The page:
8. Another home run, Val! Indeed, it seems that the greatest power in fiction is being able to realize that you're in fiction. It reminds me of The Matrix. If you're inside and don't realize it, you're as useful as a pebble. If, however, you realize the limits of your world, you can transcend them. Loving this new direction, but I wish we had the old banner back, or at least, y'know, a banner.


  9. "Breaking the fourth wall" is an old theatrical tradition that used wisely can produce the delightful moments you describe. (Which Shakespeare comedy is it that ends with the characters being told they must wait a year until they can wed, causing them to say, "That's too long for a play" and walk off stage?) Laurel & Hardy did a short where they would wipe from one scene to the next by Stan grabbing the edge of the screen and pulling it across like a sliding panel -- the last time he does this is slips from his fingers and snaps back to its original position.

    The Fool has the luxury of not taking anything in the world seriously. This is a benefit when it comes to dealing with the lies that disguise themselves as reality, but can be a detriment when dealing with genuine things. Only when there are more lies than truth does the Fool have an advantage.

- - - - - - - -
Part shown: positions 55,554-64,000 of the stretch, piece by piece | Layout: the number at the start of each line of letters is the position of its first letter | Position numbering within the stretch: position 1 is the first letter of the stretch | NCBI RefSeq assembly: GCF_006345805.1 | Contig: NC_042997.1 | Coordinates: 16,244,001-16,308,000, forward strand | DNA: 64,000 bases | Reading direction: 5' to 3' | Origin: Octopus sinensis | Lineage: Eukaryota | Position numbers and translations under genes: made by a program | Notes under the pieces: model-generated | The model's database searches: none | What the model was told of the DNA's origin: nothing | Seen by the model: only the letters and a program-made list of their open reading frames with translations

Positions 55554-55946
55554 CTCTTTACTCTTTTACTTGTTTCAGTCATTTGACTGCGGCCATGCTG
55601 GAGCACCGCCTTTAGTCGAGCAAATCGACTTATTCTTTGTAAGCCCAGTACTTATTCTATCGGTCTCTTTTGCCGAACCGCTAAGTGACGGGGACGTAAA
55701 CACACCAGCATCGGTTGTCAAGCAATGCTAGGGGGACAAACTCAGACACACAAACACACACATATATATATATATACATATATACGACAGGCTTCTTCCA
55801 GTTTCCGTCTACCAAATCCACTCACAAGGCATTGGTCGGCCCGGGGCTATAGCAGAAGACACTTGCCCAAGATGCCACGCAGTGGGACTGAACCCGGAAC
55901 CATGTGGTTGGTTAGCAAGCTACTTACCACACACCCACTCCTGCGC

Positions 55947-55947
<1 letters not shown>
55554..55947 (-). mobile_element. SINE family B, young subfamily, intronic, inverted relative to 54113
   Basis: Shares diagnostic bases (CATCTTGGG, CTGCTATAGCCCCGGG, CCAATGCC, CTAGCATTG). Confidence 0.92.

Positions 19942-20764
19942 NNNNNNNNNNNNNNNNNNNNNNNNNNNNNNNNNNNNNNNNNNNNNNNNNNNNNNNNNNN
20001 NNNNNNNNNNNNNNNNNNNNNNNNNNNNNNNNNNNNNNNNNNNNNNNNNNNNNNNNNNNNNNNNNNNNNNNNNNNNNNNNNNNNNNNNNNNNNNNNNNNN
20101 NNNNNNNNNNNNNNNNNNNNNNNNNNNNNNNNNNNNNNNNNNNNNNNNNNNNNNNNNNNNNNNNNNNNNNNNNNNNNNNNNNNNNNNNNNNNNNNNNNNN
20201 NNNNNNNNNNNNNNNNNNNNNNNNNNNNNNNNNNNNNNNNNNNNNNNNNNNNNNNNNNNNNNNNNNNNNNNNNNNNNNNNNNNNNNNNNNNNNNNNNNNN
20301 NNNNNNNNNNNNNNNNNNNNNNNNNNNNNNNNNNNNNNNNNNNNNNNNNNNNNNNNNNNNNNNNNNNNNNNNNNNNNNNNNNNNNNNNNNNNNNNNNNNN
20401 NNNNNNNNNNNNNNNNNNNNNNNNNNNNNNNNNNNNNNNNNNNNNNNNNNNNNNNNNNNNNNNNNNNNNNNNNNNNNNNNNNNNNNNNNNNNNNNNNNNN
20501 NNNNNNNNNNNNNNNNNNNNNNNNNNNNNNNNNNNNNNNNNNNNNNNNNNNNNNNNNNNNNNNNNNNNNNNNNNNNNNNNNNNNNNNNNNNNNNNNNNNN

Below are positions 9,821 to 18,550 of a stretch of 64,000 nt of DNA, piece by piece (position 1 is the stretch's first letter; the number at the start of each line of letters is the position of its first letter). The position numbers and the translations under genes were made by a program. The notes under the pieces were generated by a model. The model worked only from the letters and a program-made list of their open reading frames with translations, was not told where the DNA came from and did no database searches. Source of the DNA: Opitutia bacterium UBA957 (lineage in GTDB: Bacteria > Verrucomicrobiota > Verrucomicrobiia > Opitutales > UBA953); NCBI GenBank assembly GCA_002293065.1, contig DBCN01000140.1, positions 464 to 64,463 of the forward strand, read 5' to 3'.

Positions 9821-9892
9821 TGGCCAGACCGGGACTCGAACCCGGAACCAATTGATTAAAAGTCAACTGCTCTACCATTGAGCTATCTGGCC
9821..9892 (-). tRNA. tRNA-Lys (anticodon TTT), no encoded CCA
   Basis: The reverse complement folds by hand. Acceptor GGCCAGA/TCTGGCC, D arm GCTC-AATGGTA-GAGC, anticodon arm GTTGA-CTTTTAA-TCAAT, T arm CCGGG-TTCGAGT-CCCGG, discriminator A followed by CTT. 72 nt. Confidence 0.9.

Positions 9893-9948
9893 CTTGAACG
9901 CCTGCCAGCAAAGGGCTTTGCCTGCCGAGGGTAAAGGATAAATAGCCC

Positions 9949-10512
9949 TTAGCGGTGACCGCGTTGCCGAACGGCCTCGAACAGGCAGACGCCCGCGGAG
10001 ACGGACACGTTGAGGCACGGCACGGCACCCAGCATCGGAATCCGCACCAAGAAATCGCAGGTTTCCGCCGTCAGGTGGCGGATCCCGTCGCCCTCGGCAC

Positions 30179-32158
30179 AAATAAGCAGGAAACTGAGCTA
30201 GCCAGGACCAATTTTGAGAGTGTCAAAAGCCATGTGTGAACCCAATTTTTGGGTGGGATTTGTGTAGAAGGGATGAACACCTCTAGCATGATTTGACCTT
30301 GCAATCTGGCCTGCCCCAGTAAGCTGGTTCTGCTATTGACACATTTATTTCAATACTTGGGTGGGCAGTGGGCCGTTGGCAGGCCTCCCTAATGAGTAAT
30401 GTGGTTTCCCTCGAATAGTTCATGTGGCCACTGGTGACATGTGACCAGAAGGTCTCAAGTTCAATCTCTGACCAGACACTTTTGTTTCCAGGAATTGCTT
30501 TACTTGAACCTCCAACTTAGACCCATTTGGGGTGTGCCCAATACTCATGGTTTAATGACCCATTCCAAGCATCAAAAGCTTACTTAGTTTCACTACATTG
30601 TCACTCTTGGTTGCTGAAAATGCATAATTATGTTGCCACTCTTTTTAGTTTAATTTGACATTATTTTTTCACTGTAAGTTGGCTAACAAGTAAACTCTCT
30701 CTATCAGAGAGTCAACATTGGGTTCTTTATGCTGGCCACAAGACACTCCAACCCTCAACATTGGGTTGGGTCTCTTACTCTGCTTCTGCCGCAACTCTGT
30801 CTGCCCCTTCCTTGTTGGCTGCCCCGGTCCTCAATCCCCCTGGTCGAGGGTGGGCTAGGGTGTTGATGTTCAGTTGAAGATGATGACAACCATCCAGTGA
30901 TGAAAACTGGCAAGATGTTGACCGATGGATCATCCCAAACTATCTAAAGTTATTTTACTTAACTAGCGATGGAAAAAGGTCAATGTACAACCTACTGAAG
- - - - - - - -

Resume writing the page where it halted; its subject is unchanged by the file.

10. Nicely written; lots to think about.

    I like the old banner, and I don't think it necessarily needs to be viewed as a progression. Superheroes are drawn by different artists, and people are viewed through different filters; in a way, the banner is like looking at you from three different angles, or interpreting you three different ways.


  12. Very nicely done Val.

    There's a line of superpowers little spoken of that relate to Deadpool's very ability. Also, there's the possibility of revisiting these techniques as a way to recognize the greater sphere of consciousness between artist/reader, imaginary world/real world, which are both the same but which have yet to recognize it. Stanley Kubrick may have been attempting this with 2001.

    However, there's difficulty with training the mind to adapt and exist in such dual layers (or multiple layers). There's still the resistance to taking this play seriously enough to recognize it has a life of its own. We so want it to exist only as an on/off switch we can command at will!